WASHINGTON – Albert Pujols smiled as he explained why he felt the need to apologize to his wife for hitting homer No. 500 so quickly after No. 499.
She had planned to be there in person once he got within one of the milestone.
He didn't give her the chance.
Pujols became the first major leaguer to get his 499th and 500th homers in the same game, connecting twice Tuesday night and driving in five runs in the Los Angeles Angels' 7-2 victory over the Washington Nationals. He's the 26th player in big league history to reach 500.
"I went and made a phone call and I called her, and she was doing her nails. And everybody in the salon, I guess, was telling her, `Congratulations!' And she was like, `Did you just hit your 500th?' I was like, `I'm sorry,"' Pujols said with a laugh.
"She would have loved to be here with my kids and my family. She drives me every day to try to be a better person, a better player," he added. "I would have loved to share this moment with her here."
Hitting like the Pujols of old, the three-time NL MVP delivered a three-run homer in the first inning and two-run drive in the fifth, both off Taylor Jordan (0-3).
"I knew this year, it was going to happen, whether it was tonight, tomorrow, two months from now," Pujols said.
He also hit his 400th homer at Nationals Park.
"I admire his ability and the way he goes about playing the game, and I have for some time," said Washington manager Matt Williams, who played against Pujols. "I just wish he'd do it against somebody else."
About three months past his 34th birthday, Pujols is the third-youngest to get to 500; Alex Rodriguez and Jimmie Foxx were 32.
Pujols has eight homers in the past 13 games and leads the Angels with 19 RBIs.
"That's the Albert I'm used to seeing," Angels outfielder Mike Trout said.
The 500th homer went to left-center field on an 89 mph pitch with the count at 1-2. The ball was grabbed -- and later given to Pujols -- by a man who identified himself as Thomas Sherrill, a 29-year-old Air Force staff sergeant from Pomona, Calif.
"That pitch was supposed to be low and away," Jordan said, "and I guess I tried too hard to get it there."
Pujols clapped his white batting gloves together a few strides before reaching home, then pointed both index fingers to the sky. Fans gave Pujols a partial standing ovation, and he tipped his red batting helmet as he approached the dugout. After heading down the steps, he came back out for a curtain call.
"That's something you tell your kids when you get older. I don't know the next guy who's going to hit 500," said Angels pitcher Tyler Skaggs (2-0). "Nobody knows how to react. You don't see it too much."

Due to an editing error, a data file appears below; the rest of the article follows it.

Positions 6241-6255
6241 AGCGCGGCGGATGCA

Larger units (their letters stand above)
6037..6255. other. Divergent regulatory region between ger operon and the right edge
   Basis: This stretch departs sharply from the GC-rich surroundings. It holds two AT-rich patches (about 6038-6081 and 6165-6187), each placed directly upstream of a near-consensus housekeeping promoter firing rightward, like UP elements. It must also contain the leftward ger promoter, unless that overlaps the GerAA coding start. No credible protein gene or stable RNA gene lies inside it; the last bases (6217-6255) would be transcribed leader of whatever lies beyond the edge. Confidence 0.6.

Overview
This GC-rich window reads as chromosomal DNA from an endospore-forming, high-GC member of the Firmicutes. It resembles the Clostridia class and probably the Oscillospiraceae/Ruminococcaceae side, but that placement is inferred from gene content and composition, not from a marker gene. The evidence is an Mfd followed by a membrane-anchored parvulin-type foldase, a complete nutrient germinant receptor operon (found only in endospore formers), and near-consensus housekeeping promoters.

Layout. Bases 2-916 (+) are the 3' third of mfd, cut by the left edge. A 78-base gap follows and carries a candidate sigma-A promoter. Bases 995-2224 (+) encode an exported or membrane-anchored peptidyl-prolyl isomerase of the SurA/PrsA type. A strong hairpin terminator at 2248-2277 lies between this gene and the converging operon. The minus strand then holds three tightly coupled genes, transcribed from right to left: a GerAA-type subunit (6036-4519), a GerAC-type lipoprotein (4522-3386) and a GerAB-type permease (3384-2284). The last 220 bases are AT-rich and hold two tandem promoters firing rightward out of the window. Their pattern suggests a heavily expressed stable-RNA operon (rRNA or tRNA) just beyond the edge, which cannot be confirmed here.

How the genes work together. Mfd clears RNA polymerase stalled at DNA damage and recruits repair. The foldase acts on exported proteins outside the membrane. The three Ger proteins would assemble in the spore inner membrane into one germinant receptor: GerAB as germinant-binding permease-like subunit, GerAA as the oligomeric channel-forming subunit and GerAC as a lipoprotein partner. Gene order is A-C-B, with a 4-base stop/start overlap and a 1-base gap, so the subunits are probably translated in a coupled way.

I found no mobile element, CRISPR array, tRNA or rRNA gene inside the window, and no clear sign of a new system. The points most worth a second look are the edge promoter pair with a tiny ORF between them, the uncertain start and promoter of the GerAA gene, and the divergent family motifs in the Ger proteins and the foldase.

Teammates said Pujols told shortstop Erick Aybar before the game he was going to hit two homers.
"Albert's Albert. If he tells you something, he's going to do it," Trout said. "I'm not surprised he said that, because I've seen it before."
After a couple of down-for-him years with the Angels following 11 transcendent seasons with the St. Louis Cardinals, Pujols appears ready to reclaim his spot among the game's elite hitters. He homered Friday and Saturday at Detroit to lift his total to 498, and now he's reached the round number of 500 -- a total that remains hallowed despite losing luster lately because so many players surpassed it.
Of the 26 members of the 500-homer club, 11 reached the mark in the last 15 years, according to STATS. Gary Sheffield was the previous player to do it, hitting No. 500 in April 2009.
"You don't see 500, obviously, every night," Pujols said. "It's been a great career."
The Cardinals selected him in the 13th round of the 1999 draft, and Pujols won a batting title in 2003, NL MVP awards in 2005, 2008 and 2009, and World Series titles with the Cardinals in 2006 and 2011. Pujols was the first player to hit 30 homers in each of his first 12 seasons and the second -- after Al Simmons in 1924-34 -- to reach 100 RBIs in each of his first 10.
A nine-time All-Star, Pujols hit 455 homers with the Cardinals.
"I'm so excited for him. He's a great friend of mine and a great teammate of mine over the years," Cardinals pitcher Adam Wainwright said. "Nobody deserves it more than he does, `cause he works so hard."
After his decade-plus of excellence in St. Louis, Pujols signed a 10-year deal worth $240 million with the Angels following the 2011 season. Almost immediately, the 6-foot-3 slugger appeared to be slowing down. He hit .285 with 30 homers in 2012 -- impressive numbers for most players, but career lows at that point for Pujols.
Things got worse in 2013. Injuries limited Pujols to 99 games and he hit .258 with 17 homers and 64 RBIs.
But not surprisingly, Pujols' bat did not stay quiet for long.
Sitting at a news conference with the balls he hit over the fence Tuesday resting near his left elbow, Pujols smiled as he said: "Now we've got to start on the next milestone, I guess."